If you believe in God, then you shouldn’t struggle too hard with this slogan. But if you maintain an atheistic or agnostic point of view, simply remember that God doesn’t define this slogan. The point lies far outside of religion. It’s about giving up control. And if you can’t accept that, then you’re precisely the type of person who might benefit from letting go every once in a while.
4. Spirituality vs. Religion
You’ve probably heard this one before: “Religion is for people who are afraid of Hell. Spirituality is for people who have already been there.”
Some people replace the word “spirituality” with “AA.” Either way, those who dislike this slogan tend to focus more on the aspect of living in Hell. To be fair, it does sound rather egotistical for anyone to compare their life of excessive partying to a netherworld of fire and brimstone. Furthermore, it may insult some of the more religiously inclined AA members to hear their faith reduced to nothing but fear.
If you can look past these complaints, you’ll see that this is still one of the more valuable AA slogans in existence. Perhaps our lives were not literally hellish, but we didn’t wind up in recovery because of how well things were going. In the end, you only need to take two things from this slogan.
First, remember that religion and spirituality aren’t necessarily the same. You do not need one to practice the other. Second, remember that sobriety holds the key to a better life. Because whether you liken addiction to Hell, Limbo, Purgatory or otherwise, there’s never a decent reason for going back to it.
5. Keep It Simple, Stupid
This might be one of the more ironic AA slogans, as it’s the smarter members who need it more than anyone. Simply put, this slogan reminds us not to over-complicate our recovery. Some say that recovery becomes more difficult when we possess a high IQ level.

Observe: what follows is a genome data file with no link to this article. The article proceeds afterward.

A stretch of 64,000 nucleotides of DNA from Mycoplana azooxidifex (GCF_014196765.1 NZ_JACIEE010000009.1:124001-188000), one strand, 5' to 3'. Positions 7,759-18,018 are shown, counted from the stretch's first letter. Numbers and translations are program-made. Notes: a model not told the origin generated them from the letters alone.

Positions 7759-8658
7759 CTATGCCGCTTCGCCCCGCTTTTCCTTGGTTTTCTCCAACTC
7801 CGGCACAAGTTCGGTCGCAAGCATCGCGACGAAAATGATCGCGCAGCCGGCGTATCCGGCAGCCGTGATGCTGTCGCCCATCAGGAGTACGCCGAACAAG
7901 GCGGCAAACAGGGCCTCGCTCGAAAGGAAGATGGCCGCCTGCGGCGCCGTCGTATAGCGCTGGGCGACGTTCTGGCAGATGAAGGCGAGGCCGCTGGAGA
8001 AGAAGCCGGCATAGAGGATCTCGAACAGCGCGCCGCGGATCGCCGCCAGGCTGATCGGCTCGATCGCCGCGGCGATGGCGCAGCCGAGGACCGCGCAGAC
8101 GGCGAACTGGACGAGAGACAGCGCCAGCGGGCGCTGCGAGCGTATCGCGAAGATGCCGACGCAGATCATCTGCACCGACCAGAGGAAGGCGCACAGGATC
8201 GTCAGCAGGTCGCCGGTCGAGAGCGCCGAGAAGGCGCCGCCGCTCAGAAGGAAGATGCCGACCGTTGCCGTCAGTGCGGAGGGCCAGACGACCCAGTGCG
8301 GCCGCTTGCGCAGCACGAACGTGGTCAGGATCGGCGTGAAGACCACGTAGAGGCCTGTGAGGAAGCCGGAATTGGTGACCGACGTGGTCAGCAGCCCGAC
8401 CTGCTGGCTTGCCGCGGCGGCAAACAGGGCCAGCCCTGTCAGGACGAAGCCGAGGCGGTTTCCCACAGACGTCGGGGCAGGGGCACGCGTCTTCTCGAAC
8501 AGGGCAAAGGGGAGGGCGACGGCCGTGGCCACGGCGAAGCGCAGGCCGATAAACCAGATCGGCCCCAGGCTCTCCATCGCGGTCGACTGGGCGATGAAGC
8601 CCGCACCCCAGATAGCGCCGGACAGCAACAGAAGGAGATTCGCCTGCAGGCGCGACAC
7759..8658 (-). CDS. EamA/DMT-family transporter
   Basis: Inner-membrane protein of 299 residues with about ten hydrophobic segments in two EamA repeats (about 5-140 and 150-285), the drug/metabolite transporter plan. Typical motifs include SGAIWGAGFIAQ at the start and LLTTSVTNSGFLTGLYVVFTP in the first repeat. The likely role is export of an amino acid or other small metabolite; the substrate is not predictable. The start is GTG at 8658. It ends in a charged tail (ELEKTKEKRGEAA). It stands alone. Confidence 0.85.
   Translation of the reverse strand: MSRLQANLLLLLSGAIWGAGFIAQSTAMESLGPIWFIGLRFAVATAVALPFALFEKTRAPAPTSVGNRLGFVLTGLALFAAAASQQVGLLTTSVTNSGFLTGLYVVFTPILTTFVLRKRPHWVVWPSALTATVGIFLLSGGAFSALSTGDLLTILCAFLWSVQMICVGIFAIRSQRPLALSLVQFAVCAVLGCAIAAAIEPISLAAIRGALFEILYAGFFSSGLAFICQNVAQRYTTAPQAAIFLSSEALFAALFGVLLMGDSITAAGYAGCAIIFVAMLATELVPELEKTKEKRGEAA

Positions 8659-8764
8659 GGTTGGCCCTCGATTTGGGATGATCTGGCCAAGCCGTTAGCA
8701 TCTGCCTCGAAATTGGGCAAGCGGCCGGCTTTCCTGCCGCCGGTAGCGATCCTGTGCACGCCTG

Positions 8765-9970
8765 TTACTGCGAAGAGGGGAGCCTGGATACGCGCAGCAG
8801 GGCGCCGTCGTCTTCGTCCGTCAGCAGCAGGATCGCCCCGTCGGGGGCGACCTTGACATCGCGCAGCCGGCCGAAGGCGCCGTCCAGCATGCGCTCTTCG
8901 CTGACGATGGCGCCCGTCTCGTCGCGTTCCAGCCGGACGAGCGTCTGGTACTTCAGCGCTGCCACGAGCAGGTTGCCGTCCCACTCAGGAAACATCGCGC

We like to intellectualize our addiction, and we feel that our intellect holds the key to solving our problems. But AA is a spiritual program, not an academic one. Many of us drink and abuse drugs in an attempt to overcome our feelings. We do this because our intellect tells us that it’s a good idea.
In other words, our best thinking didn’t get us sober. If anything, it just made things worse. So if it seems like these AA slogans reek of simplicity, they should. We need a bit of simplicity in our lives.
Because if we continue to try and rationalize everything, we just may wind up in the middle of a relapse. And that won’t do a whole lot to strengthen the intellect in which we place so much pride.
6. Progress, Not Perfection
Whitney actually calls this the best of all AA slogans. It certainly holds some weight, given that we hear it before every meeting. Unlike some of the other AA slogans, this originates from the text of Alcoholics Anonymous itself. Most meetings open with an excerpt from Chapter 5 (“How It Works”) that contains this very phrase. In this specific context, “How It Works” reminds us that we may never fully overcome our spiritual defects—but our willingness to try will elevate us to new heights.
In other words, don’t beat yourself up every time you fail to maintain AA principles. Perhaps you forget one of the common AA slogans and begin intellectualizing your recovery or fretting over the future. This just makes you human.
We are not saints, let alone gods. Nobody can expect us to become perfect. We can, however, try to become better by working the Twelve Steps and attempting to adhere to various principles. Remember that the only true failure is giving up.
Keep your eyes on the enlightened path, and you can always continue moving in the right direction. Even if this, unfortunately, means taking a step backward every now and then.
7. Nothing Changes If Nothing Changes